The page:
Campton Hills opponents get 2,300 signatures

Published11/20/2007 12:05 AM

Last April, voters decided to create the village of Campton Hills.

On Feb. 5, they could vote to dissolve it.


Monday morning, the Stop Campton Hills Public Action Committee filed petitions to prompt a binding ballot question on the village's future for the February election.

But it will likely take a judge to decide whether the question appears on the ballot.

So far, there are three advisory questions on the Feb. 5 ballot.

According to the Illinois Election Code, three is the maximum number of advisory questions on a ballot, and if more are filed, the first three will be printed.

The non-binding questions will ask voters whether they want trustees to develop a mosquito abatement program, spend up to $14,000 on six emergency warning sirens, and collect impact fees from new developments for parks and other public projects.

But the election code does not address binding ballot questions like the one the group is proposing, said Chris Baldwin, one of the group's organizers. The group will ask a judge to put the question on the ballot, he said.

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The group needed to get the signatures of 2,000 registered voters, and they tallied more than 2,300, Baldwin said.

Opponents have five business days, until Nov. 27, to challenge the validity of some of the signatures.

The group argues that incorporation proponents underestimated the costs of operating a new municipality and residents eventually will face higher taxes.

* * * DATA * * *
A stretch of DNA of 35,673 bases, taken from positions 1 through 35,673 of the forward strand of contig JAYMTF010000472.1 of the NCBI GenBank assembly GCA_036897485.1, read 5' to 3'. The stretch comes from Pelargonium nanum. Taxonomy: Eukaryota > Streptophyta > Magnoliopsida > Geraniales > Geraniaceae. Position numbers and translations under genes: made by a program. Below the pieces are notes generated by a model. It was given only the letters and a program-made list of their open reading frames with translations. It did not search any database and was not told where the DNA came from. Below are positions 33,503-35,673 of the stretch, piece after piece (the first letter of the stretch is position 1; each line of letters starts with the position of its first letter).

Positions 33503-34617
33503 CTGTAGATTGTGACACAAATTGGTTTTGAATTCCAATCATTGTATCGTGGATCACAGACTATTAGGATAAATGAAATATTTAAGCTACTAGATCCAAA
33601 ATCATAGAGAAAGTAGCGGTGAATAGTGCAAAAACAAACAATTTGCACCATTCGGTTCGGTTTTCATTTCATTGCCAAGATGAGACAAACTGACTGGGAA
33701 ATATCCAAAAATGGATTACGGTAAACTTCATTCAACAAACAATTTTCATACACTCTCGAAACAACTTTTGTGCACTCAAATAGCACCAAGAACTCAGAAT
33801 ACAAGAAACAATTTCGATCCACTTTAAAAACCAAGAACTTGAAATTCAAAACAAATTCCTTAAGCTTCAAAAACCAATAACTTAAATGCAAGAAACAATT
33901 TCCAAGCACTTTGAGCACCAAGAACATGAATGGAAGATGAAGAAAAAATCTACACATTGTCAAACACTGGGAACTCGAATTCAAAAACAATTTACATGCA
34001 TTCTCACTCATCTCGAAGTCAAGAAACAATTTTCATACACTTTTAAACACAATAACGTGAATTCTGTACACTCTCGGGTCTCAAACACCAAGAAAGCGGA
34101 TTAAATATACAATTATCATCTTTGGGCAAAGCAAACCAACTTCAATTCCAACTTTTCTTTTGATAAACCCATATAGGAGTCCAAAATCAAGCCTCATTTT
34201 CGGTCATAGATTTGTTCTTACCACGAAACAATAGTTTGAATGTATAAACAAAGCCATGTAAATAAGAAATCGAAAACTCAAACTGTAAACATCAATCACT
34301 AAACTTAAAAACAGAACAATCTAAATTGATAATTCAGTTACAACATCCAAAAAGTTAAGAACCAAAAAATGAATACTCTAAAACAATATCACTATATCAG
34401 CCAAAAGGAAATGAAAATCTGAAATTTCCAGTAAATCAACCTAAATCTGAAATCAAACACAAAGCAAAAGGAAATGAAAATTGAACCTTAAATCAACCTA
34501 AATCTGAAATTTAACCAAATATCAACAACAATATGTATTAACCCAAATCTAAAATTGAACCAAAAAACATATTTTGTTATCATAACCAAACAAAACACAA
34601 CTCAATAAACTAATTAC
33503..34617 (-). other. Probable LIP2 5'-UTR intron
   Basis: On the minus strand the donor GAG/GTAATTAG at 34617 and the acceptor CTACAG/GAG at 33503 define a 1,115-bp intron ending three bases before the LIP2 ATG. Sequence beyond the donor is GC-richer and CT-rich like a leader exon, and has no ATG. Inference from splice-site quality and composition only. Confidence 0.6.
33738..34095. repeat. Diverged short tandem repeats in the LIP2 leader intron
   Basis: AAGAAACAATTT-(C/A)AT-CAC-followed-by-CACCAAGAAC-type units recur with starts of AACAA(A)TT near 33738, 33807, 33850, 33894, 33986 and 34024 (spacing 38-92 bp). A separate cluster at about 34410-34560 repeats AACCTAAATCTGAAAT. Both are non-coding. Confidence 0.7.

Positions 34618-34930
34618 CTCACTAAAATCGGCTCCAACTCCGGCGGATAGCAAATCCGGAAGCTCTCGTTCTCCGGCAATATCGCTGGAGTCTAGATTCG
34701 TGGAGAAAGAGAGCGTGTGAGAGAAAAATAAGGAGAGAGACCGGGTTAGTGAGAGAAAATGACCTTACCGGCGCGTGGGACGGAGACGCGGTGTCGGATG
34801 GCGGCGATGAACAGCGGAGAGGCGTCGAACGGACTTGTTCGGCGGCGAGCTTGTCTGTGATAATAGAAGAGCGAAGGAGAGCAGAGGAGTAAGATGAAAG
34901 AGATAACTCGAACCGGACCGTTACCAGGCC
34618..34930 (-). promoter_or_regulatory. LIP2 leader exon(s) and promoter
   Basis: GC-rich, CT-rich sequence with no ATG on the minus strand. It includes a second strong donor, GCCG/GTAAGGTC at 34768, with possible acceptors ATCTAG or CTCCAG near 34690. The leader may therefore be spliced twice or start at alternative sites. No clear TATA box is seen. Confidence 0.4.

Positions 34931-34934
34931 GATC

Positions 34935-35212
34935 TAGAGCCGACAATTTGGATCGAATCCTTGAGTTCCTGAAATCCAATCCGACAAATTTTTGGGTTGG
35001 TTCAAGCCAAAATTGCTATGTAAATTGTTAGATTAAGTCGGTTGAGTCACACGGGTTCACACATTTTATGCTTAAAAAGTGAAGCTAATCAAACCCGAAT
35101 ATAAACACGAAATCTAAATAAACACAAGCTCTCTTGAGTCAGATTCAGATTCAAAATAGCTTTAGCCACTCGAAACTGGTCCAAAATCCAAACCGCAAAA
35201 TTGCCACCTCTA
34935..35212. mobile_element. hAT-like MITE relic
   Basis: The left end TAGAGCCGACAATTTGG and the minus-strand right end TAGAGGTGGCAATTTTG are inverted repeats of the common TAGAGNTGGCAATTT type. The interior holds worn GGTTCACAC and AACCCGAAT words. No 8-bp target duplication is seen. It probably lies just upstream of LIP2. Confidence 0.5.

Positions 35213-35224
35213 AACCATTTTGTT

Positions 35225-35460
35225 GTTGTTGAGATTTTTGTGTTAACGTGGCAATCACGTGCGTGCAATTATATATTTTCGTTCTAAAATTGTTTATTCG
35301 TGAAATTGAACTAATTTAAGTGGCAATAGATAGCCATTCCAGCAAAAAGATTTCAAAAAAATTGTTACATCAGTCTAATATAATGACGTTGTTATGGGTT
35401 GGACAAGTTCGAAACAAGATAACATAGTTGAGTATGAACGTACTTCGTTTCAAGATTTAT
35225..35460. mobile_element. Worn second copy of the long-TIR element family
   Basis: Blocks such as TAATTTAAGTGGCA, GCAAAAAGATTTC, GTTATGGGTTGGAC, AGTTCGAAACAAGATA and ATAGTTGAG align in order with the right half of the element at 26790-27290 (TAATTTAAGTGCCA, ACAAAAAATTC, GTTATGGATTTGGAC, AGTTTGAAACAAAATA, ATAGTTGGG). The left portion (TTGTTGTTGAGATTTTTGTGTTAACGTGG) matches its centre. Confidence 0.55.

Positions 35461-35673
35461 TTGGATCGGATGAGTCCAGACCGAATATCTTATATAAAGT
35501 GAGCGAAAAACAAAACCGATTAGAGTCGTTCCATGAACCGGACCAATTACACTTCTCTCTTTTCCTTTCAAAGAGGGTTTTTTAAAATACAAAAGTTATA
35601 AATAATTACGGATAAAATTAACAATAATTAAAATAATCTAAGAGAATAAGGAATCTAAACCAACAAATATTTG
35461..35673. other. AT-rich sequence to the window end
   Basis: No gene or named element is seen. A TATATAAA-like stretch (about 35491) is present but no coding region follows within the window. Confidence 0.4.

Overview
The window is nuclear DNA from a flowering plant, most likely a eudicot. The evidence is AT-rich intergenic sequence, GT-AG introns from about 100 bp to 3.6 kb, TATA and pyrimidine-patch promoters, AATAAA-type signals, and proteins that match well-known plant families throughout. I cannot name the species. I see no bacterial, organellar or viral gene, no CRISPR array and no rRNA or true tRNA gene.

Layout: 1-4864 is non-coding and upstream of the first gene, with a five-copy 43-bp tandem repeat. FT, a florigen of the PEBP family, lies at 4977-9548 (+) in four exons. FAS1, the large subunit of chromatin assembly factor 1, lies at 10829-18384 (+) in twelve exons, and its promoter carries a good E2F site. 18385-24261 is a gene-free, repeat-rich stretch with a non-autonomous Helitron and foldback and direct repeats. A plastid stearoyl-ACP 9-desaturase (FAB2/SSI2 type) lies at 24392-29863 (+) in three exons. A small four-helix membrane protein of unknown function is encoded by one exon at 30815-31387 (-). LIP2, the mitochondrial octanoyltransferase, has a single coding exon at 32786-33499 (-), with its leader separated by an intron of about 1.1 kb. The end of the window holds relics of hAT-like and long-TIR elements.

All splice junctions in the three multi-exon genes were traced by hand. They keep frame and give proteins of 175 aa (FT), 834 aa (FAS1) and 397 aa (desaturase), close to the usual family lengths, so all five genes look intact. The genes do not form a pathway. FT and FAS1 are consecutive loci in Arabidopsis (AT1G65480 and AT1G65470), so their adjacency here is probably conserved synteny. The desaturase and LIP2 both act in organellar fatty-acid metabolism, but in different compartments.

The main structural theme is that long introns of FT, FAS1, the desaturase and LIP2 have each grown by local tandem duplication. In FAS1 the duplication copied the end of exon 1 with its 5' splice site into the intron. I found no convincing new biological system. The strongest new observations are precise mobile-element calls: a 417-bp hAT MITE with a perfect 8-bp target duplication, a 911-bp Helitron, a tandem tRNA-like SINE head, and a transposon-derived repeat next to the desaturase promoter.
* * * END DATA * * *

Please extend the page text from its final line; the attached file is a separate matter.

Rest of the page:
"They've utilized exaggeration; they've used a lot of speculation," said Jim Kopec, a village trustee and one of the leaders of the incorporation effort. "They've really frightened people into signing the dissolution petition."

The signatures went to the village's lawyer this morning and he's reviewing it, Kopec said.

Last April, a measure to create the village was approved by a vote of 2,253 to 1,829.


Since then, homeowners on the outskirts of Campton Hills have petitioned to disconnect from the village.

A judge is expected to rule Dec. 10 whether the Cheval DeSalle subdivision can leave the village.

Steve Burdette, a Prairie Lakes resident who opposed incorporation, said he was surprised the Stop Campton Hills group collected 2,300 signatures. He figured a serious push to dissolve the village wouldn't happen until the November 2008 election, but it was indicative of the changing climate since the spring vote.

"There was a tremendous amount of apathy in that election. People just didn't show up," he said.

Burdette said homeowners who don't border an unincorporated area can't disconnect.

"That really fueled the fire that drove the dissolution more than anything -- people suddenly learning there was nothing they could do to disconnect," he said.

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